Mobs, Messiahs, and Markets is a thorough and thought provoking book that provides accurate history lessons, nuggets of common sense, and infinite market wisdom. I would consider it essential reading for practically everybody. It’s sort of like tuning into the history channel that’s sponsored by an independent network, free from the mindless mass media that controls television these days.The reason I say this is because it’s very clear the authors are anti-empires, Federal Reserve, and Government manipulation. They believe that free markets should be just that…free markets.
I knew I was going to be very intrigued by this book when they asked the following question on page one. What do Armin Meiwes, Adolf Hitler, and George Bush have in common? If you are in the same boat and do not know who Meiwes is, I’ll leave it up to Wikipedia to inform you because it’s too shocking for me to reveal here. And if you are knowledgeable to know who all three of the above are then I’m sure you’ll be able to make the connection and see their common threads. Why it’s World Improvers of course, whatever else could it be?
In fact, there is little difference between madmen, tyrants, and some world leaders. It all comes down to an issue of reform masked under the guise of improvements, which usually requires some type of persuasion, often accompanied by force. Notice how the reform in Iraq and Afghanistan is going these days and don’t forget to send flowers to the families who have lost loved ones in the process. But of course sacrifice is necessary for the betterment of all mankind and “we cannot kill terrorists as fast as the State Department can create them.”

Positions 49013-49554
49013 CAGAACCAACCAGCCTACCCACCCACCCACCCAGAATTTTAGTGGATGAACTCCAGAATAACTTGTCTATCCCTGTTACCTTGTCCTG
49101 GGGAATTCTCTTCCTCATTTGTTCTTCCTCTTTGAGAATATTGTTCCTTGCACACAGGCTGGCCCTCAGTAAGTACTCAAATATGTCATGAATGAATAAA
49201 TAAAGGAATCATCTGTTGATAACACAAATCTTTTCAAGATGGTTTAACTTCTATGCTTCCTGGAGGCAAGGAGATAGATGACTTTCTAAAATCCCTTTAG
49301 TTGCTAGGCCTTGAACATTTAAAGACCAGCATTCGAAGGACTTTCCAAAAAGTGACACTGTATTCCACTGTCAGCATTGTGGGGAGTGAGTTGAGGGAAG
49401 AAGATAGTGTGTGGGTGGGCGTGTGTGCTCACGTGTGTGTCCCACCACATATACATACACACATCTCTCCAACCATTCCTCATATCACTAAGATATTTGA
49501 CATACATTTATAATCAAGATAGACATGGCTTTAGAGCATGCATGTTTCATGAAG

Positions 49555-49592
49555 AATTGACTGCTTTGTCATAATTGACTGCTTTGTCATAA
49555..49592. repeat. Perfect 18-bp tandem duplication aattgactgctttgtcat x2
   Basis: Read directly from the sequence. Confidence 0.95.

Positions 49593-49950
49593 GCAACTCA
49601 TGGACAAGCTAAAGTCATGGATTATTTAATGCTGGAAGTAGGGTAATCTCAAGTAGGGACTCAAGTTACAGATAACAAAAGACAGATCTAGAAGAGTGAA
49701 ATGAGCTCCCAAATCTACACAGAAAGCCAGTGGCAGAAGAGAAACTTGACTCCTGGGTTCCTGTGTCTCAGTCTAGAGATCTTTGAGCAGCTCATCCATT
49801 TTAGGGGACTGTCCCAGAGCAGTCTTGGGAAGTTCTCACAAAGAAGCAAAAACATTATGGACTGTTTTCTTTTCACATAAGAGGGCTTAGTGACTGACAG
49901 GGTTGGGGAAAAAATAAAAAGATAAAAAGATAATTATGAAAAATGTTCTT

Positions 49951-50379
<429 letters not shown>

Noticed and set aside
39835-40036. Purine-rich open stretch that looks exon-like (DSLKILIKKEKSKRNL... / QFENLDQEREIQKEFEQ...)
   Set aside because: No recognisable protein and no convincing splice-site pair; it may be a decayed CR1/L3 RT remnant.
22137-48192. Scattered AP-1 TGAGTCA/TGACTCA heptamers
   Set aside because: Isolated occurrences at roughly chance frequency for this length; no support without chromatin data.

There were times in the beginning of the book that I was shocked, almost appalled, when reading about the McMartin and Witchunt Trials, but the authors always had a plan when discussing such heady topics. Remember, “the country was in need of a boogeyman on which it could pin all it’s anxieties,” and the media is always there to tell you where to put the pin. It’s also wise to be aware that “freedom of the press is limited to those who own one.”
Part of me feels I that I received a more thorough history lesson from reading this book than from my public education, definitely more variety and culture. Everybody learns about Hitler, Alexander the Great, and Stalin, but I don’t remember learning much about Mao, Che, and Juan Peron. It’s all here, and tucked inside each history lesson is wisdom that if we don’t straighten up and learn from history we are doomed to repeat it.
If our Government truly wanted to stop the dismantling of the American Dream they had better pay attention to what the Argentine Government under Juan Peron did, and do the opposite. Instead they seem to be following the exact same blueprint by “encouraging higher levels of consumption, higher spending for government, more regulation, huge new doses of debt, nationalism, price controls, inflation, and special treatment for favoured industries, particularly defence.” Nearly every single one of the above should resonate with any tax-paying voter who has seen their 401k cut in half. Sure the stock market seems to be recovering, but what’s going to happen when the reflation trade wears off?
In conclusion, this book will surprise you with how accurate they foresaw this recent economic demise.. It was like I had already watched a movie and was now reading the manuscript and knew what was going to happen in the end. And there were a few stomach turning bits that I could have done without, but sometimes it takes a shock to the system to wake up the patient.
I measure how valuable a book is in my collection by how many times I highlight phrases or whole paragraphs. Let’s just say that I used up an entire highlighter during my reading and I plan on referencing this novel often as the insight offered here is invaluable.